Neither a bore nor quite a whorehouse, Artforum during this debutante phase was the Hippest Little Square Magazine around, and Ingrid, far from being the mere agitatrix of some dusty rag, seemed at all times to be busy preparing everyone around her for emergency takeoff. Or was it a landing? Guerrilla combat? It was hard to be sure. Her nicknames at the time included “Lou Grant,” “The Boss,” and “Fonzie” or “The Fonz.” A little later she was the subject of a New Yorker profile, titled “A Girl of the Zeitgeist,” written by Janet Malcolm, in which she was quite literally compared to the river Nile. By attracting this kind of attention, attention you couldn’t possibly buy, Ingrid probably helped spark the current phenomenon of star magazine-editors. Her editing techniques were quixotic. They depended on the promiscuous use of scissors, tape, and Xerox machine, a miasmic quantity of little yellow stick-on papers, and the arduous and frequently painful process of “pulling sentences” out of the writer-patients. Ingrid conducted these word searches and miscellaneous extractions with the sense of mystery and portent associated with Ouija boards and alchemic experiments. Brainstorming sessions could run round the clock, with food continuously being delivered. Dead-of-night dinner breaks outside the office—usually consisting of something greasy, something spicy, and too much to drink for the amount of work to be done before dawn—were symbols of writerly status. At three A.M. inspiration might strike, followed perhaps by a fallow period during which a sudden despair of epic dimensions and unbearable pressure could lay claim to the editorial process. However things got done, it seemed that the universe depended on the outcome.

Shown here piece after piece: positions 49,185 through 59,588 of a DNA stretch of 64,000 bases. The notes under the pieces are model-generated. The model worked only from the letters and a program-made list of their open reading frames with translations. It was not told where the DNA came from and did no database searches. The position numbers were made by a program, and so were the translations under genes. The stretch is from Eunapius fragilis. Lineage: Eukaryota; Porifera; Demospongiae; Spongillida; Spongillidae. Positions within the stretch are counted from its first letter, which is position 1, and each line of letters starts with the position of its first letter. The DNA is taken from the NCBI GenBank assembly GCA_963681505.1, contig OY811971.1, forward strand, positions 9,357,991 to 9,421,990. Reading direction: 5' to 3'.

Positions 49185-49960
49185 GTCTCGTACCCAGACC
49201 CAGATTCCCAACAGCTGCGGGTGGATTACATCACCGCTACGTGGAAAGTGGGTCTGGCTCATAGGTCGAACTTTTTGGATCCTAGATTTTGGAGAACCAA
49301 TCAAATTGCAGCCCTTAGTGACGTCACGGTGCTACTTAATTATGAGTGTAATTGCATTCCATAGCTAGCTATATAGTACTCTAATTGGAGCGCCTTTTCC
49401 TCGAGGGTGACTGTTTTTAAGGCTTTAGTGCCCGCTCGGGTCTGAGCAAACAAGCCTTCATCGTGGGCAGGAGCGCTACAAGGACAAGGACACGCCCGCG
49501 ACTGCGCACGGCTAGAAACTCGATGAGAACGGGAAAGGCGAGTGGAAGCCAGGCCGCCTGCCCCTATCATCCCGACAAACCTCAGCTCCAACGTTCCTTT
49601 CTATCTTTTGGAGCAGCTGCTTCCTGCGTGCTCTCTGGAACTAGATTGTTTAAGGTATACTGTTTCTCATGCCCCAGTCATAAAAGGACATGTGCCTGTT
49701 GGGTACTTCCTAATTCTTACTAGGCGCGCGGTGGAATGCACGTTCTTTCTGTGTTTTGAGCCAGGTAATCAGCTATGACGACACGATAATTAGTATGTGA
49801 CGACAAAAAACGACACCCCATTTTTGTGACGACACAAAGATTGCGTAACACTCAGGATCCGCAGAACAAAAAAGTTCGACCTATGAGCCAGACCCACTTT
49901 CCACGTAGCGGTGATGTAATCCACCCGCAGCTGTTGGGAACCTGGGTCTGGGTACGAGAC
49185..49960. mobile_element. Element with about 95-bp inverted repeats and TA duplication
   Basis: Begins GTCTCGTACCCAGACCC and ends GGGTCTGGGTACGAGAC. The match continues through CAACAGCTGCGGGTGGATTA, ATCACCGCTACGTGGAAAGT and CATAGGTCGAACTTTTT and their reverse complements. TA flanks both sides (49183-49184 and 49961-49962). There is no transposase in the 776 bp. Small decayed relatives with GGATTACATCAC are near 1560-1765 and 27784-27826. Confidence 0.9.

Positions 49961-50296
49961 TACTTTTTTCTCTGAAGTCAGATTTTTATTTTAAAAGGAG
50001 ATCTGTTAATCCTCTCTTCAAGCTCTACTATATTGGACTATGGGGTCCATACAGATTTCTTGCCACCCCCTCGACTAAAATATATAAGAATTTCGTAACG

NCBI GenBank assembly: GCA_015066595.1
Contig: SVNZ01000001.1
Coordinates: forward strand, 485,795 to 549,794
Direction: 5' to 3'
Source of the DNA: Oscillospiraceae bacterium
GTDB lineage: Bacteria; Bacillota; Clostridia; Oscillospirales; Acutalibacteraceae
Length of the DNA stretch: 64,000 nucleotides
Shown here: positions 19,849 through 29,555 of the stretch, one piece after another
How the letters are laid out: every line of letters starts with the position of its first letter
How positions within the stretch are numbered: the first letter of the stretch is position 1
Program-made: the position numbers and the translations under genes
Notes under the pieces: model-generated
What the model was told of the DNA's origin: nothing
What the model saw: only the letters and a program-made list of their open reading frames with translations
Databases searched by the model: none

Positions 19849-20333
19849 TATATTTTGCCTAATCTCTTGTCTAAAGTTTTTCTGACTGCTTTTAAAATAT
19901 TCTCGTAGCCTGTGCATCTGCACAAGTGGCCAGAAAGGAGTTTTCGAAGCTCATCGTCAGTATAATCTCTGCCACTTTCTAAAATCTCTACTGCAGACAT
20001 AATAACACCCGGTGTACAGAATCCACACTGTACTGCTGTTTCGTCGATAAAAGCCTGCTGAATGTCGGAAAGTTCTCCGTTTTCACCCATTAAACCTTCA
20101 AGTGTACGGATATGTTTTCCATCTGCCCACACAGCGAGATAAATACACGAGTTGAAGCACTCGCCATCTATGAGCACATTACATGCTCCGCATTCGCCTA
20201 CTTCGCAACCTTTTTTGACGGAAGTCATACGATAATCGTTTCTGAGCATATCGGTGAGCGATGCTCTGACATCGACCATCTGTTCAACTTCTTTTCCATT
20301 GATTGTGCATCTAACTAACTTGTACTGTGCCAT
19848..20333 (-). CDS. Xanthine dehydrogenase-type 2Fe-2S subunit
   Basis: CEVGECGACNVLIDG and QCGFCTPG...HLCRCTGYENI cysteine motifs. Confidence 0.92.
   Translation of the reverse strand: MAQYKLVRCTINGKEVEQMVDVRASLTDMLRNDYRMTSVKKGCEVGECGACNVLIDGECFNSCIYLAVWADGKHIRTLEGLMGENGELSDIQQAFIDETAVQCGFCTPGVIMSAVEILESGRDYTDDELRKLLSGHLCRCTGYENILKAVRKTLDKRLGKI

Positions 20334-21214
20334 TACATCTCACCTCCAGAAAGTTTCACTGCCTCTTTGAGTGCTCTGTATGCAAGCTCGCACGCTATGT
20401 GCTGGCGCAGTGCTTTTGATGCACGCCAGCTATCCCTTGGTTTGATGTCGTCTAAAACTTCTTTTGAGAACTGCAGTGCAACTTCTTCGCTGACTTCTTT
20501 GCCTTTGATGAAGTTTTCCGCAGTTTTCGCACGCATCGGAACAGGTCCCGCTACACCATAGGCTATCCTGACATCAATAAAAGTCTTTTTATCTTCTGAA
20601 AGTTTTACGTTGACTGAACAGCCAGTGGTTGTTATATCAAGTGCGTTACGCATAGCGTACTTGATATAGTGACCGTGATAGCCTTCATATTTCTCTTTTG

This chivalric fervor, this belief in a sort of higher editorial god, is what I remember above all, what was valuable. It was an experience defined in part by the urgencies of youth, in part by what was exploding around just then, but mostly by Ingrid’s relentless drive to make whatever she does matter, whatever it may take. It is not an editorial climate that I have come across since, nor is it one that I exactly miss. Too much adrenaline too long sustained leads to chronic anxiety—not necessarily something you want to revel in as you approach middle age. It is also not advisable to run around like a maniac on a crazed schedule full of unpredictable graveyard shifts, if, say, you want to start a family. Writing, finally, is a solipsistic business. Eventually it tends to upstage any situation that entails following a vision other than one’s own. But, perhaps once or twice in a writer’s life, I can recommend the experience of an editor with an all-consuming and ego-eclipsing sense of mission.

Lisa Liebmann is writer living in New York.